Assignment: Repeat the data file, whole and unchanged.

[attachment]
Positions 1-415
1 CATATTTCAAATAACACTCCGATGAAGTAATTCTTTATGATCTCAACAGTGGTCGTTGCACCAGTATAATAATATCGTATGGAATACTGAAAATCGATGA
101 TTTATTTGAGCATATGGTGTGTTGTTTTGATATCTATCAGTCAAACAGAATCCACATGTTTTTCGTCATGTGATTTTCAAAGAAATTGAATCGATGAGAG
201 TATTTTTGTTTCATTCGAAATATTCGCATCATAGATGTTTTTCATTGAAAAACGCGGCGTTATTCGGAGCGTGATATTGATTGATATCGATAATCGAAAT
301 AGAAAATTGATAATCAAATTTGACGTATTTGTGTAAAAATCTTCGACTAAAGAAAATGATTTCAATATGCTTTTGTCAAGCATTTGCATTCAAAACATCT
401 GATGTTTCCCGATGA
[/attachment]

Positions 1-415
1 CATATTTCAAATAACACTCCGATGAAGTAATTCTTTATGATCTCAACAGTGGTCGTTGCACCAGTATAATAATATCGTATGGAATACTGAAAATCGATGA
101 TTTATTTGAGCATATGGTGTGTTGTTTTGATATCTATCAGTCAAACAGAATCCACATGTTTTTCGTCATGTGATTTTCAAAGAAATTGAATCGATGAGAG
201 TATTTTTGTTTCATTCGAAATATTCGCATCATAGATGTTTTTCATTGAAAAACGCGGCGTTATTCGGAGCGTGATATTGATTGATATCGATAATCGAAAT
301 AGAAAATTGATAATCAAATTTGACGTATTTGTGTAAAAATCTTCGACTAAAGAAAATGATTTCAATATGCTTTTGTCAAGCATTTGCATTCAAAACATCT
401 GATGTTTCCCGATGA